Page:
Aquileia (Acuilee/Aquilee/Aquilea;bilingual name of Aquileja - Oglej in: Venetian: Aquiłeja/Aquiłegia; Aglar/Agley/Aquileja; Oglej) is an ancient Roman city in Italy, at the head of the Adriatic at the edge of the lagoons, about from the sea, on the river Natiso (modern Natisone), the course of which has changed somewhat since Roman times.
Quintus Asconius Pedianus (c. 9 BC – c. AD 76) was a Roman historian.
The assassination of Julius Caesar was the result of a conspiracy by many Roman senators led by Gaius Cassius Longinus, Decimus Junius Brutus Albinus, and Marcus Junius Brutus.
August Friedrich von Pauly (9 May 1796, Benningen am Neckar – 2 May 1845, Stuttgart) was a German educator and classical philologist.
Aulus is a Latin praenomen, or personal name, which was common throughout Roman history from the earliest times to the end of the Western Empire in the fifth century.
Aulus Manlius Capitolinus was a politician of the Roman Republic and the brother of Marcus Manlius Capitolinus.
Aulus Manlius Vulso was a Roman politician in the 5th century BC, and was a member of the first college of the decemviri in 451 BC.
The Battle of Thapsus was an engagement in Caesar's Civil War that took place on April 6, 46 BC near Thapsus (in modern Tunisia).
The Battle of the Allia was fought between the Senones (one of the Gallic tribes which had invaded northern Italy) and the Roman Republic.
Bithynia (Koine Greek: Βιθυνία, Bithynía) was an ancient region, kingdom and Roman province in the northwest of Asia Minor, adjoining the Propontis, the Thracian Bosporus and the Euxine Sea.
Anicius Manlius Severinus Boëthius, commonly called Boethius (also Boetius; 477–524 AD), was a Roman senator, consul, magister officiorum, and philosopher of the early 6th century.
Cicero's Brutus (also known as De claris oratibus) is a history of Roman oratory.
The Capitoline Hill (Mōns Capitōlīnus; Campidoglio), between the Forum and the Campus Martius, is one of the Seven Hills of Rome.
Cassius Dio or Dio Cassius (c. 155 – c. 235) was a Roman statesman and historian of Greek origin.
Cato the Elder (Cato Major; 234–149 BC), born and also known as (Cato Censorius), (Cato Sapiens), and (Cato Priscus), was a Roman senator and historian known for his conservatism and opposition to Hellenization.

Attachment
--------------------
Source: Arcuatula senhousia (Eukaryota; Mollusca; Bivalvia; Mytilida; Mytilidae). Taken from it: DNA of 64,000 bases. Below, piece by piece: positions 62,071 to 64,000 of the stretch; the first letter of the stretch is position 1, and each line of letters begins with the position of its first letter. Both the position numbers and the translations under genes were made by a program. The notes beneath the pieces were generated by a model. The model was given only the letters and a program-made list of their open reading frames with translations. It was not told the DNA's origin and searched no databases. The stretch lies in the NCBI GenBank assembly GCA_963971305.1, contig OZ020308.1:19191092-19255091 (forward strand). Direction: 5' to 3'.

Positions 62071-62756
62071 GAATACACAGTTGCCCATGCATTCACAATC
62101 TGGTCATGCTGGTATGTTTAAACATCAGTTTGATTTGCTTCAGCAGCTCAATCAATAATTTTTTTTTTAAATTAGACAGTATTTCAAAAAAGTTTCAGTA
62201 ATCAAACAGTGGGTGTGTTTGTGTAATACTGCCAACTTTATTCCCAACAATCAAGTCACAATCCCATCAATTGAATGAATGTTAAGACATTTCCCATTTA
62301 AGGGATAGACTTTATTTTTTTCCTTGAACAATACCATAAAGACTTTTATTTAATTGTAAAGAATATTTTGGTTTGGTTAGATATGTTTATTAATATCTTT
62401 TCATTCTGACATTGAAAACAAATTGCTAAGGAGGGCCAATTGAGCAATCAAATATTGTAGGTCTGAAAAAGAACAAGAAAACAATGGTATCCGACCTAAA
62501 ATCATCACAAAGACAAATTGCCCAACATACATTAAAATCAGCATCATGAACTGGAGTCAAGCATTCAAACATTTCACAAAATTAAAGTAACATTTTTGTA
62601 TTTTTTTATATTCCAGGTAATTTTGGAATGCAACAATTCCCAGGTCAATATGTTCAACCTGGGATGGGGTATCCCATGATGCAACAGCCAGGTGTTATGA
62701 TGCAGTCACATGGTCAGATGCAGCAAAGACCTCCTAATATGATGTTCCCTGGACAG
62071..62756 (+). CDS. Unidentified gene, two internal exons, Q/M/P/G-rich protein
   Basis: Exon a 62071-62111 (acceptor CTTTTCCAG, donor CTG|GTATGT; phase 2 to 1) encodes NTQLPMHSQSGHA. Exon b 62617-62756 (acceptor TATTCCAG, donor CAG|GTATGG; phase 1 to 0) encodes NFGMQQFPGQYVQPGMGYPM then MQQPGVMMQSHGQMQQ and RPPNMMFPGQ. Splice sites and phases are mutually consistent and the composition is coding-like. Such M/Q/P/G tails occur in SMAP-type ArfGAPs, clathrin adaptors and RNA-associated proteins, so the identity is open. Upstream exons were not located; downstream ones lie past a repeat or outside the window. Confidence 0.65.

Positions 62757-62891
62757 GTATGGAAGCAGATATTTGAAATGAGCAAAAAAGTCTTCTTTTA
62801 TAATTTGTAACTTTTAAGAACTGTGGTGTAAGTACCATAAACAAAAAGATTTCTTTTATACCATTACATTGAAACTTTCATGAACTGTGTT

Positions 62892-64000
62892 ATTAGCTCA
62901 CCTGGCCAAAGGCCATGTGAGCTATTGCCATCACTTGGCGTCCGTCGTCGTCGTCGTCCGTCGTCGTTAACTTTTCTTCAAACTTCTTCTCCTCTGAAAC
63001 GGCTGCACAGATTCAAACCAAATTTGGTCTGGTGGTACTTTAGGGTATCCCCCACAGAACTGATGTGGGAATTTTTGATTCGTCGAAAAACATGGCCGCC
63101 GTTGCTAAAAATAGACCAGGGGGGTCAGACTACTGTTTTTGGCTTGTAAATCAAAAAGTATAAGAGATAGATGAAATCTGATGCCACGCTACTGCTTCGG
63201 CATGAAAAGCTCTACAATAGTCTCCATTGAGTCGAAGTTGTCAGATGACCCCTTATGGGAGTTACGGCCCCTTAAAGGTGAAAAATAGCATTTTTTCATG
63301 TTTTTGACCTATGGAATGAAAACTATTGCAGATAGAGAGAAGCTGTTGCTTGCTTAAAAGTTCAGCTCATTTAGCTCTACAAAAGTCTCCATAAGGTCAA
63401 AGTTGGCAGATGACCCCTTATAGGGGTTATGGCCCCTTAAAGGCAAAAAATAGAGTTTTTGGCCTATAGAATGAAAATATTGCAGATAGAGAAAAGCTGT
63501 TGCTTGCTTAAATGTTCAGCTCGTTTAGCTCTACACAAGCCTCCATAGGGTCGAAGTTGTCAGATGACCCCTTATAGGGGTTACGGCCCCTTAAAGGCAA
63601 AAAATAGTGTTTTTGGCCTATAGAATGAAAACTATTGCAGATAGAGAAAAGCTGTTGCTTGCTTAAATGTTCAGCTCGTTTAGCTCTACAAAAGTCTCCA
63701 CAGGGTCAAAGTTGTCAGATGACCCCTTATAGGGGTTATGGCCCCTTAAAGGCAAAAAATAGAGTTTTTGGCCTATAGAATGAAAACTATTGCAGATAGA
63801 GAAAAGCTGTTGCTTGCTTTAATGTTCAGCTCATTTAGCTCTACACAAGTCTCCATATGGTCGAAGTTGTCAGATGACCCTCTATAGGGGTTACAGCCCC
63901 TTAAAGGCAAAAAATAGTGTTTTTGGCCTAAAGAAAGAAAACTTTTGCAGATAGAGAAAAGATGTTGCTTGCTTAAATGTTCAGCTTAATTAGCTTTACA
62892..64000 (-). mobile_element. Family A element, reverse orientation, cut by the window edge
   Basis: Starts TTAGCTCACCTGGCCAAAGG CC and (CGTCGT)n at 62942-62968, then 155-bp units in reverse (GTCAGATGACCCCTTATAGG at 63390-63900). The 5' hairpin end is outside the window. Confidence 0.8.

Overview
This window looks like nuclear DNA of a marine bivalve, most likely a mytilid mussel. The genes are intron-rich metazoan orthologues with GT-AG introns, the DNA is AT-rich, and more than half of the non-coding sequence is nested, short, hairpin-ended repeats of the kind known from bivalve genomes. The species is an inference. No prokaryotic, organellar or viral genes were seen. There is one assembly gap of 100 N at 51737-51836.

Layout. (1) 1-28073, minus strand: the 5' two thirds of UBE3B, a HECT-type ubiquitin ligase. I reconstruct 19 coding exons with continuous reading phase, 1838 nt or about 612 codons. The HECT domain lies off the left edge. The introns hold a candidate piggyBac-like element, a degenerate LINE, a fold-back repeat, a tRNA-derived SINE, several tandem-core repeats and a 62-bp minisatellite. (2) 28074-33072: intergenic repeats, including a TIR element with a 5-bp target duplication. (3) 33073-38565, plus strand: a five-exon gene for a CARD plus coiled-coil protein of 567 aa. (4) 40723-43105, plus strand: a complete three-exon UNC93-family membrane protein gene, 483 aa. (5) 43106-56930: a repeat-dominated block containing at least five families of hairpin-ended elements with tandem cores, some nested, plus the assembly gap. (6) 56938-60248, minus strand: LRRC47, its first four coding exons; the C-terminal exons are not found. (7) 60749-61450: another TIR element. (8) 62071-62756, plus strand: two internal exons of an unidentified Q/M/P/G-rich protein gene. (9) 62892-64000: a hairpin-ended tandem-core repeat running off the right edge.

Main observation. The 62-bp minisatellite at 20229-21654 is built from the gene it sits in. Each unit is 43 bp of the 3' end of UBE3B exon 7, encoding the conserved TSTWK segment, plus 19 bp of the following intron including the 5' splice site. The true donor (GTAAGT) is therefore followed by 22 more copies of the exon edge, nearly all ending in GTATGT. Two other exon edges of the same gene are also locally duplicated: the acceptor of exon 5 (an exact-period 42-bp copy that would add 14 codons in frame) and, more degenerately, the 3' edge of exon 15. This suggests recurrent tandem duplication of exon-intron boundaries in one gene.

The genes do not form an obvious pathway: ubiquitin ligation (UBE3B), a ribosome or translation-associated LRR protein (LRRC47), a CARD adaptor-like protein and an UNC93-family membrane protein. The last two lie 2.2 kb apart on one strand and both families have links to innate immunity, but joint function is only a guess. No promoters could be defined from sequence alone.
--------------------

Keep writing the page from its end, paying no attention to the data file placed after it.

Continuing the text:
A Christian is a person who follows or adheres to Christianity, an Abrahamic, monotheistic religion based on the life and teachings of Jesus Christ.
Marcus Tullius Cicero (3 January 106 BC – 7 December 43 BC) was a Roman statesman, orator, lawyer and philosopher, who served as consul in the year 63 BC.
Marcus Tullius Cicero Minor (Minor Latin for ‘the younger’), or Cicero the Younger, was born in 65 BC.
A cognomen (Latin plural cognomina; from con- "together with" and (g)nomen "name") was the third name of a citizen of ancient Rome, under Roman naming conventions.
De Bello Africo (also Bellum Africum; On the African War) is a Latin work continuing Julius Caesar's commentaries, De Bello Gallico and De Bello Civili, and its sequel by an unknown author De Bello Alexandrino.
The decemviri or decemvirs (Latin for "ten men") were any of several 10-man commissions established by the Roman Republic.
Deiotarus of Galatia (in Galatian and Greek Deiotaros, surnamed Philoromaios; 42 BC, 41 BC or 40 BC) was a Chief Tetrarch of the Tolistobogii in western Galatia, Asia Minor, and a King of Galatia ("Gallo-Graecia").
The Dictionary of Greek and Roman Biography and Mythology (1849, originally published 1844 under a slightly different title) is an encyclopedia/biographical dictionary.
Didius Julianus (Marcus Didius Severus Julianus Augustus; 30 January 133 or 2 February 137 – 1 June 193) was Roman emperor for nine weeks from March to June 193, during the Year of the Five Emperors.
Dionysius of Halicarnassus (Διονύσιος Ἀλεξάνδρου Ἁλικαρνασσεύς, Dionysios Alexandrou Halikarnasseus, "Dionysios son of Alexandros of Halikarnassos"; c. 60 BCafter 7 BC) was a Greek historian and teacher of rhetoric, who flourished during the reign of Caesar Augustus.
The epulones (Latin epulōnēs, sing. epulō; "feasters") arranged feasts and public banquets at festivals and games (ludi) They constituted one of the four great religious corporations (quattuor amplissima collegia) of ancient Roman priests.
The Etruscan civilization is the modern name given to a powerful and wealthy civilization of ancient Italy in the area corresponding roughly to Tuscany, western Umbria and northern Lazio.